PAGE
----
Friday, June 06, 2014
Even Prince Charles has used the book's signature line: "You might think that, but I couldn't possibly comment."
Monday, June 02, 2014
PEN prize-winning writer Smith Henderson discusses his new novel, Fourth of July Creek. After trying to help Benjamin Pearl, an undernourished, nearly feral 11-year-old boy living in the Montana wilderness, social worker Pete Snow comes face to face with the boy's profoundly disturbed father, Jeremiah, a paranoid survivalist waiting for the coming End Times.
Friday, May 30, 2014
Tuesday, May 27, 2014
Adelle Waldman's debut novel made a big impression when it was published last year—it was named one of the best books of the year by The New Yorker, Slate, NPR, and The New York Times. The Love Affairs of Nathaniel P. follows writer Nate Piven, a young rising star in New York's literary world who can’t quite figure out his romantic life. It’s a portrait of a flawed and sometimes infuriating modern man searching for happiness, and it’s an honest look at how Nate thinks about women, sex, and love.
Leave your comments and questions about the book!
Thursday, May 08, 2014
Tuesday, May 06, 2014
Former New York Times restaurant reviewer and Gourmet magazine editor-in-chief Ruth Reichl talks about her first novel, Delicious! It tells the story of Billie Breslin, who moves from California to take a job at Delicious!, New York’s most iconic food magazine. When the magazine is abruptly closed, Billie stays on in the empty office, maintaining the hotline for reader complaints. The lonely job becomes the portal to a miraculous discovery—she finds a cache of old letters written to the legendary chef James Beard.
Friday, May 02, 2014
Teju Cole talks about his new novel, Every Day Is for the Thief, about a young Nigerian living in New York City who goes home to Lagos for a visit, finding a city both familiar and strange. He taps into the energies of Lagos life—creative, malevolent, ambiguous—and slowly begins to make sense of the profound changes that have taken place in his country and in himself in the 15 years since he moved away.
Thursday, May 01, 2014
Zia Haider Rahman discusses her debut novel, In the Light of What We Know, set during the war and financial crisis that defined the beginning of this century. One September morning in 2008, an investment banker whose career and marriage are collapsing receives a surprise visitor at his West London townhouse. In the disheveled figure of a South Asian male carrying a backpack, the banker recognizes a long-lost friend, a mathematics prodigy who disappeared years earlier under mysterious circumstances.
Monday, April 28, 2014
Evie Wyld, one of Granta magazine's Best Young British Novelists, discusses her new book, All The Birds, Singing, about a young woman living in an old farmhouse on a British island where her disobedient collie and a flock of sheep are her sole companions. But every few nights something—or someone—picks off one of the sheep. Is it foxes in the woods, a strange boy and a strange man, or an obscure, formidable beast?
Wednesday, April 16, 2014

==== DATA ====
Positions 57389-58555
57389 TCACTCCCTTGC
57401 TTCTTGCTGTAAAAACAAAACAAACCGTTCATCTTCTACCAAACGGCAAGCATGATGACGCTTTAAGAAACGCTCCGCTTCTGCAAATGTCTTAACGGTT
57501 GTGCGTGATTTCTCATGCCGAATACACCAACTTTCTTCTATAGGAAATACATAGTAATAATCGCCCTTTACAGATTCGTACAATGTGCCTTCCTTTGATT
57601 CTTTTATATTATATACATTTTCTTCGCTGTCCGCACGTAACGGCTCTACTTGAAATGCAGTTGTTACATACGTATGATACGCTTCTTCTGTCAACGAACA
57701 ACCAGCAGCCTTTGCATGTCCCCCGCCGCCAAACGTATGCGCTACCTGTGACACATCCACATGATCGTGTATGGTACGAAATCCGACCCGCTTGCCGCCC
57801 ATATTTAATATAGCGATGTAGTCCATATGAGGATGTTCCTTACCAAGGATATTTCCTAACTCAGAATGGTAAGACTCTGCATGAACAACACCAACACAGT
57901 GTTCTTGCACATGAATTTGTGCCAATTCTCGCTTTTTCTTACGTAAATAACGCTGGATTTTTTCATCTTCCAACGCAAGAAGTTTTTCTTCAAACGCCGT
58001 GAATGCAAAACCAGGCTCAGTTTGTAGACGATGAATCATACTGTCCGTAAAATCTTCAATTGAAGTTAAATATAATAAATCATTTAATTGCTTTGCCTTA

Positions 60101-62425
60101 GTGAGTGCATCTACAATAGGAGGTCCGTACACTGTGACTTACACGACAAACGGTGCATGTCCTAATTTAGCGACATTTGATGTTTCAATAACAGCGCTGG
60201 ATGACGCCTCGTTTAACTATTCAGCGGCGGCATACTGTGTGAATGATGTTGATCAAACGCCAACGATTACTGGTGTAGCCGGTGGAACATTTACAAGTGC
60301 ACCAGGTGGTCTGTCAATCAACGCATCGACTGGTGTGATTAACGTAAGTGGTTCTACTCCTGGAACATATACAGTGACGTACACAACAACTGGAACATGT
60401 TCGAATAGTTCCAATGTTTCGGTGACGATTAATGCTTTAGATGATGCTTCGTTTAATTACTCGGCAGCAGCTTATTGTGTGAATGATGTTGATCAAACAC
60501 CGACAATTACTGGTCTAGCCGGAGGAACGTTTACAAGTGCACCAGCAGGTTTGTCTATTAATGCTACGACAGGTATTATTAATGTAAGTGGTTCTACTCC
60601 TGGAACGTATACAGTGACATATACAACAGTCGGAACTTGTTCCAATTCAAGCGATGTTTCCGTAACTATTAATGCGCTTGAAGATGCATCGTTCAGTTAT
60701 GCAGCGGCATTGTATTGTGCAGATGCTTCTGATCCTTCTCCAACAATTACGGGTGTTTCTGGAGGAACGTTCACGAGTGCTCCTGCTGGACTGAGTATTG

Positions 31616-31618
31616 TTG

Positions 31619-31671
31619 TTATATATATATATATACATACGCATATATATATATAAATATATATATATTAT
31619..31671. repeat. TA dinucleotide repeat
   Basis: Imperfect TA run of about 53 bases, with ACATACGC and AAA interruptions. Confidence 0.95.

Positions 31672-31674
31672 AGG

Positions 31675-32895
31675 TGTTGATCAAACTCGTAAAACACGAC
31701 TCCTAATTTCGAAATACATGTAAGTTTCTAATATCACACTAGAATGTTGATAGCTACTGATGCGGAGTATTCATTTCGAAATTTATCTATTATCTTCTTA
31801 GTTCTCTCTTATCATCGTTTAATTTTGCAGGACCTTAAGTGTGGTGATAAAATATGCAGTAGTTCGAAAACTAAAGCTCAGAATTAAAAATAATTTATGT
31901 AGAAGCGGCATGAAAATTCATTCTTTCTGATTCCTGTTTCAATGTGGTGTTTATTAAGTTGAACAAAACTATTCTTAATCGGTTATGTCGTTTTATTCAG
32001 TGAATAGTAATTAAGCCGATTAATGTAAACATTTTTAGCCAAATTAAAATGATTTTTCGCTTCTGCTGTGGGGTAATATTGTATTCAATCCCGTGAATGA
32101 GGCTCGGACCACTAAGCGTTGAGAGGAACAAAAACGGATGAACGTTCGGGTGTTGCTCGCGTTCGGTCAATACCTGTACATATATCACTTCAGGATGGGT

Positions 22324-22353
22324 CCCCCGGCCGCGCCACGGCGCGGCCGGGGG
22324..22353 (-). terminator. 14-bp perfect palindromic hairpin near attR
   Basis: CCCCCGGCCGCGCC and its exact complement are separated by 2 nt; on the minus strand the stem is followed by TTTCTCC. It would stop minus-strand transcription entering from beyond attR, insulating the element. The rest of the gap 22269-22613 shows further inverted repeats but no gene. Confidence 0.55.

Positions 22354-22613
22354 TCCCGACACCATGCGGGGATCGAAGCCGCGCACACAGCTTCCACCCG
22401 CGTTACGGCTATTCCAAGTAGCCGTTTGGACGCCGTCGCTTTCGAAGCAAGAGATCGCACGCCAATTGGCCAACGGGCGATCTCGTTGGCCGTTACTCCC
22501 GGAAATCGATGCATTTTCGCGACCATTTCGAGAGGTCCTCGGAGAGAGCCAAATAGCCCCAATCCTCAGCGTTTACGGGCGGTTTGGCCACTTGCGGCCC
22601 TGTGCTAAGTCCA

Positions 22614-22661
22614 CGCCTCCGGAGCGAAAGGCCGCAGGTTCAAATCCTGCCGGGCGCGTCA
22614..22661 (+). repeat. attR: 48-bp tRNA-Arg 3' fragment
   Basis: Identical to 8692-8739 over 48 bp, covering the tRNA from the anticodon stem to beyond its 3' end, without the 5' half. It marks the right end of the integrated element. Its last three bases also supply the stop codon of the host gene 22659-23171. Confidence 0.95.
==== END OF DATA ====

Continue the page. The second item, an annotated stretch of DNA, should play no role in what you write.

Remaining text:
Friday, April 11, 2014
Isla Morley discusses her novel Above. It’s about a teenager who’s abducted by a survivalist and locked away in an abandoned missile silo in Eudora, Kansas. At first, she focuses frantically on finding a way out, until the harrowing truth of her new existence settles in—the crushing loneliness, the terrifying madness of a captor who believes he is saving her from the end of the world, and the persistent temptation to give up.
Wednesday, April 09, 2014
Thursday, March 20, 2014
Susan Minot talks about her new novel, Thirty Girls, about two extraordinary young women confronting displacement, heartbreak, and the struggle to find meaning from events that test them. Esther is a Ugandan teenager abducted by the Lord's Resistance Army who struggling to survive, to escape, and to find a way to live with what she has seen and done. Jane is an American journalist who has traveled to Africa, hoping to give a voice to children like Esther and to find her center after a series of failed relationships.
Wednesday, March 19, 2014
Dinaw Mengestu talks about his latest novel, All Our Names. It’s the story of two young men who come of age during an African revolution, drawn from the safe confines of the university into the clamor of the streets. But as the line between idealism and violence becomes increasingly blurred, the friends are driven apart—one into danger, the other into the safety of exile in America, where he is haunted by the friend he left behind.
Monday, March 17, 2014
Mohsin Hamid talks about his new novel, How to Get Filthy Rich in Rising Asia. It’s a tale of a man’s journey from impoverished rural boy to corporate tycoon, and it steals its shape from the business self-help books devoured by ambitious youths all over “rising Asia.” It follows its nameless hero to the sprawling metropolis where he begins to amass an empire built on that most fluid, and increasingly scarce, of goods: water.
Friday, March 07, 2014
Helen Oyeyemi talks about her novel Boy, Snow, Bird. In the winter of 1953, Boy Novak arrives by chance in a small town in Massachusetts, looking for a new life. She marries a local widower and becomes stepmother to his winsome daughter, Snow Whitman. When Bird has a baby who is dark-skinned, exposes the Whitmans as light-skinned African Americans passing for white.